21 Feb February 2017 Newsletter
Help Us Reform Suction Dredge Mining Laws
The Cascade Forest Conservancy has been working with our partners to protect Washington’s watersheds and critical fish populations from the harmful effects of suction dredge mining. Early in the 2017 legislative session, two bills were introduced in the Washington State House of Representatives that would implement much-needed reforms to suction dredging mining regulations. In January we testified in support of these bills in Olympia. Please contact your Washington State representatives and urge them to vote YES on HB 1077 and HB 1106, especially Rep. Brian Blake, the Chair of the Natural Resources Committee for these bills, representing the 19th District. You can find contact info for your local WA rep here. Learn more about our efforts to reform suction dredge mining regulations here.
Suction dredge mining releases a plume of sediment downstream, along with the toxic metals that were previously settled out of the water column. This activity also harms fish habitat by vacuuming up the river bottom and destroying redds and refugia. Take a look at Rogue Riverkeeper’s pamphlet on suction dredge mining here for more detailed information. Hundreds of millions of dollars have been spent on fish habitat restoration throughout the state, and these investments can be destroyed in moments by a miner with a suction dredge. In Washington this practice is allowed without oversight, tracking, or accountability. A miner only needs to have a copy of the Gold and Fish pamphlet – no permits, fees, or monitoring required.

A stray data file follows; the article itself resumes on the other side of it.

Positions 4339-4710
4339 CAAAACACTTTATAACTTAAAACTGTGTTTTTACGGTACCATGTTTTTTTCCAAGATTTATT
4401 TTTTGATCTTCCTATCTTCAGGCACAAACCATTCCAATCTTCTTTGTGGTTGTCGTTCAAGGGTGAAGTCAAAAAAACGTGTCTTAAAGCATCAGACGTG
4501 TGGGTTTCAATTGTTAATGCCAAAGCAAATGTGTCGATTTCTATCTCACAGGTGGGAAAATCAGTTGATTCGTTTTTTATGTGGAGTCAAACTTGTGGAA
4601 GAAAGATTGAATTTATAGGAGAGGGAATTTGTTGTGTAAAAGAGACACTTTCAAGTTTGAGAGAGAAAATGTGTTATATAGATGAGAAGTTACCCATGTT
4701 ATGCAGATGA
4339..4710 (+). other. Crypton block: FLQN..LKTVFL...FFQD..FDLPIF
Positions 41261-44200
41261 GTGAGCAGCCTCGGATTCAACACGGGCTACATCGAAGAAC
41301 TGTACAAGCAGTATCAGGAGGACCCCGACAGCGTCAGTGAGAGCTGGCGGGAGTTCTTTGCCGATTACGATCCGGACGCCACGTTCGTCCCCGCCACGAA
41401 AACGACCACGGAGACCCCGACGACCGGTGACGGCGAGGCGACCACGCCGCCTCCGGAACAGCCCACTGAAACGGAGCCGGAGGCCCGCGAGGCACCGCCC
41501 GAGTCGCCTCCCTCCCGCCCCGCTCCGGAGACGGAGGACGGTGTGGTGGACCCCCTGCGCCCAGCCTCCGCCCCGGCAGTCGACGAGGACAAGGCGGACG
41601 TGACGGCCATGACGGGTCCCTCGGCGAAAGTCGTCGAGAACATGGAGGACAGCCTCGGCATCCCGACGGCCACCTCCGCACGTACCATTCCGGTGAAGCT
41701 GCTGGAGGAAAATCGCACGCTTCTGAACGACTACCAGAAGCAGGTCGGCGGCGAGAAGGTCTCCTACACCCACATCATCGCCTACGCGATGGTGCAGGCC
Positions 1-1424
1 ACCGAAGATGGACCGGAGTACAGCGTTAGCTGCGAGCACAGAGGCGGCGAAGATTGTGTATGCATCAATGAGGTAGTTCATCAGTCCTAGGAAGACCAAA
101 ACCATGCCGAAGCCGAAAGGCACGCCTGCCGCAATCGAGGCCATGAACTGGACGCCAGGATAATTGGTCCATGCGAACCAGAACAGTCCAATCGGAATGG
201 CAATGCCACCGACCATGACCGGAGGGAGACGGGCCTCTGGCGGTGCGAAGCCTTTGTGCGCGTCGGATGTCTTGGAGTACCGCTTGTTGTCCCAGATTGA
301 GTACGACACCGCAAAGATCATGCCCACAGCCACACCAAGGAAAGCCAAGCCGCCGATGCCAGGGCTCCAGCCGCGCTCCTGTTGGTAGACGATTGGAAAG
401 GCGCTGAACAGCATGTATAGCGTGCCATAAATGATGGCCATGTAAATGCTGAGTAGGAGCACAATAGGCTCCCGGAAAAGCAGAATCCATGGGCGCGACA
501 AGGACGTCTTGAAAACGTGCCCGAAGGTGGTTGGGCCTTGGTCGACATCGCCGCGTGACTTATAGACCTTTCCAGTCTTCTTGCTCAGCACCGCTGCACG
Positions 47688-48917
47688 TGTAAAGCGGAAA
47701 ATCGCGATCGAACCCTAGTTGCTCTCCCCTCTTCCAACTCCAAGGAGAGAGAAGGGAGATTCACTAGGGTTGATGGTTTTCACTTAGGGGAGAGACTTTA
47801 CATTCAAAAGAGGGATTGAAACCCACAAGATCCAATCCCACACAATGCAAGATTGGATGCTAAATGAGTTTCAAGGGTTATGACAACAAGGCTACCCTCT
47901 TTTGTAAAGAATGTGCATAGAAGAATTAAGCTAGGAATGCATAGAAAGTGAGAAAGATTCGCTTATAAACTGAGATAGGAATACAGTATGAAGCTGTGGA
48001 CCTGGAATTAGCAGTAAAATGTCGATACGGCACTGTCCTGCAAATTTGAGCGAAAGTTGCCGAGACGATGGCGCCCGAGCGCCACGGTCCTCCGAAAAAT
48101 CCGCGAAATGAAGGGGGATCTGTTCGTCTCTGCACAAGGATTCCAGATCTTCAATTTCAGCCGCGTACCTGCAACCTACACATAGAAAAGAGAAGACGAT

HB 1077 will require the Washington Department of Fish and Wildlife to begin tracking and monitoring all suction dredging activities individually and remove motorized mineral prospecting from programmatic coverage under the Gold and Fish pamphlet.
HB 1106 will require miners to comply with the Clean Water Act and obtain individual permits through the Washington State Department of Ecology.
We need your help to pass these important reforms!
CFC Volunteers’ Work Leads to Road Restoration
Forest roads are passageways to the heart of many of my favorite parts of the Gifford Pinchot National Forest. Some of the most amazing places I’ve encountered in the forest are merely stops along a remote forest road.
The road system of the GPNF, though, is out of date, too large to maintain, and starting to significantly impact both aquatic and terrestrial habitats. At the moment, the GPNF has over 4,000 miles of system road! This is quite high for a national forest, yet the recent rate of road closure here has been very low. The goal of our road surveys and advocacy is to identify the roads that are causing the most negative impact on ecosystems, highlight roads at-risk for failure, consider current access needs and preferences, and prioritize road segments for closing, decommissioning, and repair. 20160724_103652 2